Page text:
Surveys show that 91% of adults and 98% of children enjoy ice-cream.   However, as a youngster,  Diane was notorious in her family for actually disliking ice-cream. Such a thing was simply unheard of in Wisconsin.   To add to the irony, she comes from  Two Rivers which  is one of the claimants for being  the “home of ice cream sundae”. Diane  never cared much for cheese either– another “Dairy State” blasphemy. They must have thought she was from the planet Remulak. She eventually had to leave the state.  

                         But I suppose Diane came by her dairy mutiny, legitimately. When the Wisconsin legislature banned the sale of oleomargarine, her  father would drive to Michiganjust to buy it,  instead of butter. And instead of wholesome natural Wisconsin cheddar,  her  mother preferred to serve Velveeta— which according to dubious Wisconsinlore was swept up  from the leftovers on the floor, after they made the real cheese. 

                       I remember when the first ice cream trucks came to our neighborhood. Children have a special radar and can  hear that ice cream truck music ten miles away.  Some kids followed those  trucks  around on their  bikes all day. They were  like remora attached to  sharks. They were the same ones who  would trail the city jeep, when it  sprayed the alleys for mosquitoes. I think they got  a little intoxicated  from inhaling that white cloud of insecticide and were addicted. I’m not sure which  had  the most negative heath effects, consuming the chemically saturated artificial ice cream or breathing all that toxic  bug killer.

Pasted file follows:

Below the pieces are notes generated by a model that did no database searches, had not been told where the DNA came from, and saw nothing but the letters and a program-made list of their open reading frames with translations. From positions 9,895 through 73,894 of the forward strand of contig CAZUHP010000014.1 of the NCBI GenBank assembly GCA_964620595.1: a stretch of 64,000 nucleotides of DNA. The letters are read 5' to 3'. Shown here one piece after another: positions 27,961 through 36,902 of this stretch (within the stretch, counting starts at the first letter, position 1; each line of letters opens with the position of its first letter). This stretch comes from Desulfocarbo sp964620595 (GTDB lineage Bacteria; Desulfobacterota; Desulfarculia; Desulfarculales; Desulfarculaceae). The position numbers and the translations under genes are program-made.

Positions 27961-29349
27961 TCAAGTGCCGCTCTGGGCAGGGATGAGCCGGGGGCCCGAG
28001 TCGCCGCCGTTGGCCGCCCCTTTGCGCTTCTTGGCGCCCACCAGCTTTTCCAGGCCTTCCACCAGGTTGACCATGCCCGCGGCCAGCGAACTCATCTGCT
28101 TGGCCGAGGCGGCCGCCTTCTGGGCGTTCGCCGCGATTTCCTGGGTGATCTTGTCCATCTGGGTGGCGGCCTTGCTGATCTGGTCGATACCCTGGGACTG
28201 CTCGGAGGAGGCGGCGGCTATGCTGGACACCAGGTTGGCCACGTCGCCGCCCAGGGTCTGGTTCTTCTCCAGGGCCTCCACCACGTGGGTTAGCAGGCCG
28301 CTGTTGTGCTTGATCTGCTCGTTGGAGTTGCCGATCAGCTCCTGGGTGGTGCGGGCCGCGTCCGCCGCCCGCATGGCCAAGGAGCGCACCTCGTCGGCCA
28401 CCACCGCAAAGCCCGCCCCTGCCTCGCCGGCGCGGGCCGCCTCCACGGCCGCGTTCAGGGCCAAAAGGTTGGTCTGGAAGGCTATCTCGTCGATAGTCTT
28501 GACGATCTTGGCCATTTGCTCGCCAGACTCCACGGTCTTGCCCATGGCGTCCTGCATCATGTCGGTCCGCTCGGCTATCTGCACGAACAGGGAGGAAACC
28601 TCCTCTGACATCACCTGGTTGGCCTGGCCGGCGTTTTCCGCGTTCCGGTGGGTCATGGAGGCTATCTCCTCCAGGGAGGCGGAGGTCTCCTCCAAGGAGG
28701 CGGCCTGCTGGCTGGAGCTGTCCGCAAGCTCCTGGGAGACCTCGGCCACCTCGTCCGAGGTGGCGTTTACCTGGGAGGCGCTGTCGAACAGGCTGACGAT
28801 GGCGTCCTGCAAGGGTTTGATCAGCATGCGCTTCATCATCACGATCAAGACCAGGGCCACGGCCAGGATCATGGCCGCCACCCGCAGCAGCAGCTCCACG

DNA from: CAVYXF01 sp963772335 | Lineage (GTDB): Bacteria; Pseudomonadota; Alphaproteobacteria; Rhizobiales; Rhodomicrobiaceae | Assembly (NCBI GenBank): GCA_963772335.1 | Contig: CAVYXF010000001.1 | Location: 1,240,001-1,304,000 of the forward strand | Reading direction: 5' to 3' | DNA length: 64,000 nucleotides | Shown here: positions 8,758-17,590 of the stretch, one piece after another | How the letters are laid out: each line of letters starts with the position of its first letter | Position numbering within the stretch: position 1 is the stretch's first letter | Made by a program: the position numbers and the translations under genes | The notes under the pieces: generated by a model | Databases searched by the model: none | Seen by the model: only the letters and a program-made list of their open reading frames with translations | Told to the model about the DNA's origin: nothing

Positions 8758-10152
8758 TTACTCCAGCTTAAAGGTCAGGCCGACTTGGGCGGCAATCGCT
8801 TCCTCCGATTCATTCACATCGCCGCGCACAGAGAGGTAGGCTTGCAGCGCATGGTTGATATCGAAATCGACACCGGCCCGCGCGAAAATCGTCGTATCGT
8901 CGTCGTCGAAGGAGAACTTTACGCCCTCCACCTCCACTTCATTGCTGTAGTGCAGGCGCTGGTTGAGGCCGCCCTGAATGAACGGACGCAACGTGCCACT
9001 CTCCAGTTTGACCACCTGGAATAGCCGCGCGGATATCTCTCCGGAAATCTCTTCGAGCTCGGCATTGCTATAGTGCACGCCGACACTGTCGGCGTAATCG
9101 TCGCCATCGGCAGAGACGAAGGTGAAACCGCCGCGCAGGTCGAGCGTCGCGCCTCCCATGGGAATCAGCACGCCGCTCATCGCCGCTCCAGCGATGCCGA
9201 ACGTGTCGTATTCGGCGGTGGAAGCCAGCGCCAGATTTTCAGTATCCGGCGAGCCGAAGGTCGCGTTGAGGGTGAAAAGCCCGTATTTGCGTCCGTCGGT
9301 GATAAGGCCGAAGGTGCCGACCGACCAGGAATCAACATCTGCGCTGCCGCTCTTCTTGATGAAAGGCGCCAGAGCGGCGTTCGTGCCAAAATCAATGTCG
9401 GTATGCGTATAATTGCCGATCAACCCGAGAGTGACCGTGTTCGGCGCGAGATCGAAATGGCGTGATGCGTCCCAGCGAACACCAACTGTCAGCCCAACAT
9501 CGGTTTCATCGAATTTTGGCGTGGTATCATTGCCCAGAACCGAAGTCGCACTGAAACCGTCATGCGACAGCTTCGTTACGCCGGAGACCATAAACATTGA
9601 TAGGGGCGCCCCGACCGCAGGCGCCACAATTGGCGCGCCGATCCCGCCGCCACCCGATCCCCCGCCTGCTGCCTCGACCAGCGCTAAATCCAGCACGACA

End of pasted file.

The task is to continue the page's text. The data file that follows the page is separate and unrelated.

Over  20%  of Americans admit to binging on ice cream  in the middle of the night and about 10% say they actually lick  the bowl clean.  Once  we were shoveling ice cream into our eighteen-month old granddaughter,  when  suddenly she  balled up her little fists and pressed  them against  her temples. This was the youngest example of  an “ice cream headache”, I‘ve witnessed and we all felt a little guilty.

                    There is a   nerve center  in the back of the mouth and when it’s  rapidly cooled   the blood vessels constrict,  causing  pain receptors to overload and refer the discomfort to the head.  Sort of like a governor on a motor, that won’t   allow it to run faster than a designated speed, this mechanism punishes us, if we get greedy and eat our ice-cream too fast.    I don’t know why they don’t teach this in school, but   scientists claim that you   relieve “brain freeze” by rubbing your tongue or sucking hard on the roof of your mouth to warm it up.   

                    About one in twenty  people  report they share their ice cream with pets  and I’ve noticed that many stores sell frozen novelties designed for animals. They look pretty tasty,  but in this economy, do dogs really need ice-cream sandwiches?